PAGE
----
economic growth

Today in Liberty: Obama’s approval rating tanks, Kerry deals with “apartheid” fallout

“Your mountains are breathtaking, your coffee is fair trade, and everywhere you go you hear the sound of f**king ukuleles. That’s all very charming until you waste tens of millions of dollars of taxpayer money on a website that doesn’t work.”John Oliver on Oregon’s Obamacare website

— WaPo/ABC poll brings bad news for Obama: A new Washington Post/ABC News poll released this morning finds that President Obama’s approval rating has taken a nosedive. “The poll shows Obama’s approval rating is down to 41 percent, a point below its previous low of 42 percent, in November,” the Washington Post reports. “The president’s disapproval rating is at 52 percent, three points lower than the previous high. Six percent have no opinion on Obama.” #PANIC #DOOM

— Yeah, that Obamacare “boost” is gone: the WaPo/ABC News poll also found that the boost President Obama got from the Obamacare enrollment numbers is gone, just a couple weeks after he spiked the football at a White House press conference. “Following some rare good news about the law — including meeting its sign-ups goal despite a rough launch— 44 percent of voters approved of his handling of it. That number is now down to 37 percent, with 57 percent disapproving,” the paper explains. “Views of Obamacare overall have also dropped after a slight boost. While 49 percent approved of the law last month, 44 percent approve of it this month — the lowest that number has been since November. Forty-eight percent of Americans disapprove of the law.”

CBO sees a bigger river of red ink under Obama’s budget

The Congressional Budget Office (CBO) projects that budget deficits will be nearly $1.7 trillion greater under President Barack Obama’s budget than the estimates released last month by the White House Office of Management and Budget (OMB).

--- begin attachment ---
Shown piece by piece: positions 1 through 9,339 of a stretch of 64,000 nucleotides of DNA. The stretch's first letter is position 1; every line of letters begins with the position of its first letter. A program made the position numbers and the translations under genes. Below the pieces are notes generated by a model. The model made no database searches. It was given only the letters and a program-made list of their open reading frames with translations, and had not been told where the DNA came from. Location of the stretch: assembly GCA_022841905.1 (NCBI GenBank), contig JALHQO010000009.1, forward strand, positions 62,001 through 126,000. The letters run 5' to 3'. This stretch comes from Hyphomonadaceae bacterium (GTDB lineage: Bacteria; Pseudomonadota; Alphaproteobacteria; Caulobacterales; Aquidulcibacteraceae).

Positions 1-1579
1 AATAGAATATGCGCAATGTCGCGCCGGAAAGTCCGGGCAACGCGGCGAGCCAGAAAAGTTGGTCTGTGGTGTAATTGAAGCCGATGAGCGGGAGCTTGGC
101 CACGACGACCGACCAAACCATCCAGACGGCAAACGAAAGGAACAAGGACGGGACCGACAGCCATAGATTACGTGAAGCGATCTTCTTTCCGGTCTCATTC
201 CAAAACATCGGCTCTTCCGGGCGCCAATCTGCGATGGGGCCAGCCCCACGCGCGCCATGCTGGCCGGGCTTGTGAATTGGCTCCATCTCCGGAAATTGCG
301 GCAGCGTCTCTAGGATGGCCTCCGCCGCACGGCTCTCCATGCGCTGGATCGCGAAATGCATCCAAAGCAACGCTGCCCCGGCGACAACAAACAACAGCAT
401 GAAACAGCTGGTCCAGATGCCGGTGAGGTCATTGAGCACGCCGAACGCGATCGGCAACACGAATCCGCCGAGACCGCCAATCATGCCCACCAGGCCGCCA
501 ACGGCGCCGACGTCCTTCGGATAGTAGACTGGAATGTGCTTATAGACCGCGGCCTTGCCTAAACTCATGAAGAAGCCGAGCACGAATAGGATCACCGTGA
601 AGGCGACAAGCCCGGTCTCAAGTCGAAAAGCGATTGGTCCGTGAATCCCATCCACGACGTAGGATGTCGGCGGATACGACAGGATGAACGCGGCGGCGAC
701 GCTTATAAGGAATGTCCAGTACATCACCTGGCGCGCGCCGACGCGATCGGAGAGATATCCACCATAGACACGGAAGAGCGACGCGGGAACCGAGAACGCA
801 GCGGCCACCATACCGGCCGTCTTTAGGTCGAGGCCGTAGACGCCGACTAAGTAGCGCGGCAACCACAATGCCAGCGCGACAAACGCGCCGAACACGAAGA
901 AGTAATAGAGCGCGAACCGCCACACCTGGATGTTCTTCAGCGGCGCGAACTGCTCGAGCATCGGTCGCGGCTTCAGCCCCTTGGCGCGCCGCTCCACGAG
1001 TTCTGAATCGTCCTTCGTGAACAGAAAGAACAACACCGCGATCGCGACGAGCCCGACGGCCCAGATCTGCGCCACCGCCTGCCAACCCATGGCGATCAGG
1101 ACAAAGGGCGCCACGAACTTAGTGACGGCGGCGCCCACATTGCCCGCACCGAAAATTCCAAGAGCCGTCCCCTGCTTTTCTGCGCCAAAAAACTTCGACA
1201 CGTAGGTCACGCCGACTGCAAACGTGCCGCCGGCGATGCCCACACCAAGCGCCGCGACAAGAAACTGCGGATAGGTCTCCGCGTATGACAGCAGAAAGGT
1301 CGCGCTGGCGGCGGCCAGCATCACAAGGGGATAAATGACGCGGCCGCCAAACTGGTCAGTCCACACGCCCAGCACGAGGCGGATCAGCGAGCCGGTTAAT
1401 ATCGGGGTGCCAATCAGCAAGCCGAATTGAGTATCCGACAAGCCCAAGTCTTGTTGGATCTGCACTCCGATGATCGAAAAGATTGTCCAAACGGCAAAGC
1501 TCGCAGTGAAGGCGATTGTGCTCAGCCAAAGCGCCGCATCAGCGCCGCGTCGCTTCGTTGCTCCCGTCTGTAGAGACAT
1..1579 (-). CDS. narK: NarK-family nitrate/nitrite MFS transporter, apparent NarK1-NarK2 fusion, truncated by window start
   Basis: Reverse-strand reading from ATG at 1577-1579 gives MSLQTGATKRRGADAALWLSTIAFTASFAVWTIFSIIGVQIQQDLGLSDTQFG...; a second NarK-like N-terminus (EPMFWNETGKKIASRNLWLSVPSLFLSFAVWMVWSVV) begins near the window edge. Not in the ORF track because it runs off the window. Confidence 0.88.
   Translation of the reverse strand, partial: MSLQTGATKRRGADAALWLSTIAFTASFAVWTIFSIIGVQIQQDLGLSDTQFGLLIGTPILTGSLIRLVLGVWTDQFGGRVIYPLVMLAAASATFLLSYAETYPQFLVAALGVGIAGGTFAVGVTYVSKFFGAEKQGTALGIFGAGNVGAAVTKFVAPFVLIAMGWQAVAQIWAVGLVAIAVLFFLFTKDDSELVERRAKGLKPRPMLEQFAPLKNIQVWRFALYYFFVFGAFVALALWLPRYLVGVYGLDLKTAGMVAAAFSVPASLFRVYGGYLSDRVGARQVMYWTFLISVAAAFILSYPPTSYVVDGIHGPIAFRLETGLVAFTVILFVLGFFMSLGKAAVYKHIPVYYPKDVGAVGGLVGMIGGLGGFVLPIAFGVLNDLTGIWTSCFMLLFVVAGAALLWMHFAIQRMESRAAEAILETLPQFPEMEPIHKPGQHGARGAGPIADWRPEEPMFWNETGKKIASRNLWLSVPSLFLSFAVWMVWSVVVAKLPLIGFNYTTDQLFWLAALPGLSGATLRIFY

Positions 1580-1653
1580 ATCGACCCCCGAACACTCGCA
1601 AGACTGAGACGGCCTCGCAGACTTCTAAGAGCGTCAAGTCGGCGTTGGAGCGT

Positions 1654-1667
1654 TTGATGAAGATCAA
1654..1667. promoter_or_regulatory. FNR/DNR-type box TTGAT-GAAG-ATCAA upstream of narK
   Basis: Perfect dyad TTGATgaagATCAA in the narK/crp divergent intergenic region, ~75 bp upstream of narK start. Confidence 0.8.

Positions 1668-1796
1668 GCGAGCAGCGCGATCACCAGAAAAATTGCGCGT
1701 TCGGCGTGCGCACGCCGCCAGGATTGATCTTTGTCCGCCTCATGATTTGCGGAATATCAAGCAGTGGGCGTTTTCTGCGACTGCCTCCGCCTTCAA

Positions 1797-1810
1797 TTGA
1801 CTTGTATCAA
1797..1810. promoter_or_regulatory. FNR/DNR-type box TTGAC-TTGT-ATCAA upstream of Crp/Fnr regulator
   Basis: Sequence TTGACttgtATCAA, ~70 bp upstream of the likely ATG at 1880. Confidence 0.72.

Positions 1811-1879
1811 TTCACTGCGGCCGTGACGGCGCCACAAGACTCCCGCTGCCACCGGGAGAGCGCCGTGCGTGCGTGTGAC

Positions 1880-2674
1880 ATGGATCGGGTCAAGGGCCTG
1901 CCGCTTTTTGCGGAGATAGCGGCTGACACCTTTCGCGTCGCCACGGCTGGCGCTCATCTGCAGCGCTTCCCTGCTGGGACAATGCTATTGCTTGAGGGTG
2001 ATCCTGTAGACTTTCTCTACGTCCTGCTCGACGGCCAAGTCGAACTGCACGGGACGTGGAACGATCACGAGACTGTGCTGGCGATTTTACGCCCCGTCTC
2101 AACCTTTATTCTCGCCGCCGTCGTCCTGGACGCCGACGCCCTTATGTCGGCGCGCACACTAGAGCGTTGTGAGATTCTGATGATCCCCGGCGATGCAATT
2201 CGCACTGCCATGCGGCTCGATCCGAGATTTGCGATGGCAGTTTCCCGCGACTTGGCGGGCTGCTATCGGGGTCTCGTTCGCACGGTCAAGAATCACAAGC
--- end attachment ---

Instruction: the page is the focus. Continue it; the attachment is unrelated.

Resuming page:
The two agencies frequently conflict on budget projections. The OMB sort of takes a guess on what economic growth will look like over a 10-year period and scores a president’s tax and spending agenda based on those estimates. The CBO, however, is more restrained in its approach.

The discrepancy between the two reports is due to the CBO’s assumption that current law remains largely unchanged. The nonpartisan fiscal research agency also believes that tax revenues will be $1.8 trillion lower than the OMB, which is due to less rosy economic projections over the next 10 years (2015-2024).

President Obama’s budget estimates that budget deficits over the next decade will come in at approximately $4.93 trillion (Table S-1 of the OMB report). But the CBO estimates that deficits will be significantly higher, at $6.56 trillion (Table 1 of the CBO report), or $1.64 trillion greater than the administration’s estimate.

Here’s a look at the year-by-year differences:

Today in Liberty: Senate Dems outline Obamacare “fixes,” growth not keeping up with projections

“The American founders often referred to a ‘Liberty Tree.’ Our generation didn’t plant that tree - we didn’t grow that tree - we were simply handed it by the generations of Americans who came before us….Let us highly resolve not to rest until we have delivered to our sons and daughters a Liberty Tree that is just as healthy, a Constitution that is just as strong; and a nation that is just as free as those that our fathers and mothers gave to us.” — Rep. Tom McClintock (R-CA)

— Senate Dems finally rollout Obamacare fixes: After months of talking about the need for fixes to the law, six Senate Democrats have finally offered some specifics on how they plan to address at least some of Americans’ concerns. The biggest proposal is the introduction of a “Copper Plan,” which, they write at Politico Magazine, “will give consumers more control over their own coverage, spur competition and, most importantly, increase affordability.” Two of the Democrats, Sens. Mary Landrieu (D-LA) and Mark Begich (D-AK), are up for reelection this year and are thought to be among the chamber’s most vulnerable members. Despite the push for fixes, the Heritage Foundation notes that most of the six “didn’t have strong initial reservations about the massive bill when Obama signed it into law in March 2010.”

Crazy talk: Environmentalists want economic “de-growth”

radical environmentalists to everyone else

Not too long ago, Christiana Figueres, the U.N. climate chief, gained some notoriety after praising China’s communist government for its efforts to combat climate change. She didn’t mention the 94 million deaths for which communists regimes are responsible, nor China’s ongoing human rights abuses.